Plating with indium metal can be utilized for a number of diverse applications that take advantage of its unique physical and chemical properties.
Indium plating was first developed by Indium Corporation in the 1930s for depositing a thin coating of indium onto aircraft engine bearings. This reduced friction and wear by increasing the lubricity and corrosion resistance of the bearings, greatly improving the flight range.
Since then, applications increased to include plating for wafers, fuel pumps, jewelry, and seals (for those that come into contact with oxidizing gasses), as well as for battery parts, decorative finishes, and electrical interconnects. These applications take advantage of indium’s unique properties, such as:
- Extreme ductility and softness, even down to temperatures approaching absolute zero
- Cold welding properties
- Resistance to alkaline corrosion
- Ability to rapidly diffuse into certain metals, such as copper, silver, and lead for hardening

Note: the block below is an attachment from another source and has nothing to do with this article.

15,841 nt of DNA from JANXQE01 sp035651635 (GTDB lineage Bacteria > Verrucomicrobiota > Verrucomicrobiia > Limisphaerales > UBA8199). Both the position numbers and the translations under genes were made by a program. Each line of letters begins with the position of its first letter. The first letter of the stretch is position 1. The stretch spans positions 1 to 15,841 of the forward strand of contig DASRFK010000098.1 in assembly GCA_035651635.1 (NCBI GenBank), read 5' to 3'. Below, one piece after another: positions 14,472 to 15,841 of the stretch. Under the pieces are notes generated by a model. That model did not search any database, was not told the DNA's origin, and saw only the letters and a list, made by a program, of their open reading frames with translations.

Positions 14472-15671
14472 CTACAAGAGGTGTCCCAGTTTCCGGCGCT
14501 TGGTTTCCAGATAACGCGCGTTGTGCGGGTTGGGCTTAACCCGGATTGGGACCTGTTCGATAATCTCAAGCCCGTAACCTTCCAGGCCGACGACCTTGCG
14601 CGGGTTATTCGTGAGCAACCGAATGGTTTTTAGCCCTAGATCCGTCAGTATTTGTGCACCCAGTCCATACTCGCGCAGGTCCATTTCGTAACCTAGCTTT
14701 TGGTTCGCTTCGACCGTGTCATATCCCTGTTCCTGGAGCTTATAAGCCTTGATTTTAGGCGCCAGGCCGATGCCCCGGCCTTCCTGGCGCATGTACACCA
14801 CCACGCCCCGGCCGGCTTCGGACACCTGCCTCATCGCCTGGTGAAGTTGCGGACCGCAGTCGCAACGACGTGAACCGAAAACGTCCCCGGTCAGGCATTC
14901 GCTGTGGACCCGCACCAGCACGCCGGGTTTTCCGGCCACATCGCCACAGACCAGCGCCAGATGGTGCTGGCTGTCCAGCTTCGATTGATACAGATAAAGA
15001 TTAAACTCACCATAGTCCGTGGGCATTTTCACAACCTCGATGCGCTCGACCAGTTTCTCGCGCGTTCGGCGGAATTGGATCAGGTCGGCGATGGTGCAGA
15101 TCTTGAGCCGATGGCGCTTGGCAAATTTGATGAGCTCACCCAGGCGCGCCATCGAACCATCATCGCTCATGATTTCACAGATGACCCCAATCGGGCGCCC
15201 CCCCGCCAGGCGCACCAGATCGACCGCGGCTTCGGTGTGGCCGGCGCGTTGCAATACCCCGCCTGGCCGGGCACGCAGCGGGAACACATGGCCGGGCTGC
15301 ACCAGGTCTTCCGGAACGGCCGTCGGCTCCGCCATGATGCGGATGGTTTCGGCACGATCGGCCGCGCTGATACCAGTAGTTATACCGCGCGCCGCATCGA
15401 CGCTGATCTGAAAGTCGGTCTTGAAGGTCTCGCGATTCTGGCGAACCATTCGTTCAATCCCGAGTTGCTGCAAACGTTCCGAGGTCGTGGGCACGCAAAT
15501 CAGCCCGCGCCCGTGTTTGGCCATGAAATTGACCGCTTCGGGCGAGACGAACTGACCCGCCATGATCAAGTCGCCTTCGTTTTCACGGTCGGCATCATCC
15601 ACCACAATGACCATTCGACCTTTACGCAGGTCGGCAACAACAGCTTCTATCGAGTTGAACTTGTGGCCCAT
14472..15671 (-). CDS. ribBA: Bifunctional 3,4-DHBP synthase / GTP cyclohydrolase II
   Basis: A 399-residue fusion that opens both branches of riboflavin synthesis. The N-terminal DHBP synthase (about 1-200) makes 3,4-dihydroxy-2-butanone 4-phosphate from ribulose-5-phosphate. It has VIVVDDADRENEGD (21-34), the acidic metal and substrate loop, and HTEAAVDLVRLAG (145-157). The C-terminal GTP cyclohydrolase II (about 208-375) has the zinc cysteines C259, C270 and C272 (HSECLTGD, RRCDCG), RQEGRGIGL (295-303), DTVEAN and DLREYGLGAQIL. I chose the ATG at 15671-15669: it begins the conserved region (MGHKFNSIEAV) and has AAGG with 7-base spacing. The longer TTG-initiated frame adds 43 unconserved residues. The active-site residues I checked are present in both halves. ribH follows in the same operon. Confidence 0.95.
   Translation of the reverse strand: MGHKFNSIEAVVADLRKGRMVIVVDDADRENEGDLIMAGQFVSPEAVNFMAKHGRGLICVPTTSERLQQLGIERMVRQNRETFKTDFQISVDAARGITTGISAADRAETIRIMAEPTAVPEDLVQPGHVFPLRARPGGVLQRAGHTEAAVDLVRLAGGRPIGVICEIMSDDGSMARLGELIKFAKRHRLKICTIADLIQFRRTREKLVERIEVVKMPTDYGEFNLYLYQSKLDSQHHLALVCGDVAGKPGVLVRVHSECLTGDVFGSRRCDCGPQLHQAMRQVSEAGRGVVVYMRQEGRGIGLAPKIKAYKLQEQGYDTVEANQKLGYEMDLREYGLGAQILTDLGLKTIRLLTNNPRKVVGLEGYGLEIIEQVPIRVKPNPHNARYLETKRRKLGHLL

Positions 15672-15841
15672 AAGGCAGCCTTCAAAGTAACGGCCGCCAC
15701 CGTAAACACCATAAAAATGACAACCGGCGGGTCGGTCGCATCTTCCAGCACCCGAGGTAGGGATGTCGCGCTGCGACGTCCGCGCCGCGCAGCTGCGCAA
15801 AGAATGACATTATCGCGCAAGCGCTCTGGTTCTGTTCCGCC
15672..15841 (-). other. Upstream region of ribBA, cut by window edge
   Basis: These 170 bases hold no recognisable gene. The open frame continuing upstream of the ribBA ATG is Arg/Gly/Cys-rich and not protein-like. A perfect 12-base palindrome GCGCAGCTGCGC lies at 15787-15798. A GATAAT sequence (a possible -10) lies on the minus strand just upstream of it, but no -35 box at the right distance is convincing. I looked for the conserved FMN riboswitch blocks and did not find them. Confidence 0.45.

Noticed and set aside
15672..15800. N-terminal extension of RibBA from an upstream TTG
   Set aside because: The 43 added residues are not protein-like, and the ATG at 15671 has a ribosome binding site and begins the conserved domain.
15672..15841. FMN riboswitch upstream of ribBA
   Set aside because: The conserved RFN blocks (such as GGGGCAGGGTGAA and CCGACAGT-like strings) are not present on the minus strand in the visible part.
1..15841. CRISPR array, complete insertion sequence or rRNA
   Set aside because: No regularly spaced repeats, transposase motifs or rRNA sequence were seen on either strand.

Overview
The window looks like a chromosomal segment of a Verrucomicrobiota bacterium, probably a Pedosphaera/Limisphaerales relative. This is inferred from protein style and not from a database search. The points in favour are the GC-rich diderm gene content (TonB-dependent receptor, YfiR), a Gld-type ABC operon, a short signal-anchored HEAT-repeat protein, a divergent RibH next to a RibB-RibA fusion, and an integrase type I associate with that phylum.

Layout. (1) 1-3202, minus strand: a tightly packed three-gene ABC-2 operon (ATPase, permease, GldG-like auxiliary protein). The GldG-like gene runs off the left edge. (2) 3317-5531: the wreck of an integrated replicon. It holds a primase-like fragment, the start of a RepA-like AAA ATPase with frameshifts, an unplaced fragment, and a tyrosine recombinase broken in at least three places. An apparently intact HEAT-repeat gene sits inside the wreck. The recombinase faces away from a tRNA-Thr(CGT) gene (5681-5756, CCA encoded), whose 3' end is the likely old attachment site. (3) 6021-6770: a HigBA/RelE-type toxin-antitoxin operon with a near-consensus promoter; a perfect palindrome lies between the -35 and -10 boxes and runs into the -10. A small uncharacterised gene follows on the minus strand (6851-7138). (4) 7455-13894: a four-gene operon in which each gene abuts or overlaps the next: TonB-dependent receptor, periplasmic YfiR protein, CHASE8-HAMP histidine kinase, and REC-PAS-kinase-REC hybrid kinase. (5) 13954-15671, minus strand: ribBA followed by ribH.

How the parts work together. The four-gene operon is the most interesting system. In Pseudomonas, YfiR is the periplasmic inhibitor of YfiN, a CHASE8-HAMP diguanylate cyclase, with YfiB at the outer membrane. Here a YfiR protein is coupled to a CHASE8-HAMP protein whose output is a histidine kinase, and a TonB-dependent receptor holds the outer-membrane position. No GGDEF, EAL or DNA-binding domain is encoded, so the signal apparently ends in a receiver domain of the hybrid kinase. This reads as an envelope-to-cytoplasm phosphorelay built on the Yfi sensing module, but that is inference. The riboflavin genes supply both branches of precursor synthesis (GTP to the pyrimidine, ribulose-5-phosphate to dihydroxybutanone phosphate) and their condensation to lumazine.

- Low melting temperature (157°C)
- Low vapor pressure
- Low oxide formation
- Ability to wet to glass, certain metallic oxides, and glazed ceramics
- Ability to alloy with tin, bismuth, silver, and lead metallic layers at low temperatures to form new alloys with different physical properties
Metallic parts can be coated with indium using a solder reflow process. In those instances where a chemical flux cannot be used, or temperature limitations of the parts prohibit reflow coating, electroplating can be an alternate method to deposit indium. For high-volume indium plating applications, the indium sulfamate plating bath is a proven approach as one of the easiest and most stable baths to operate and maintain.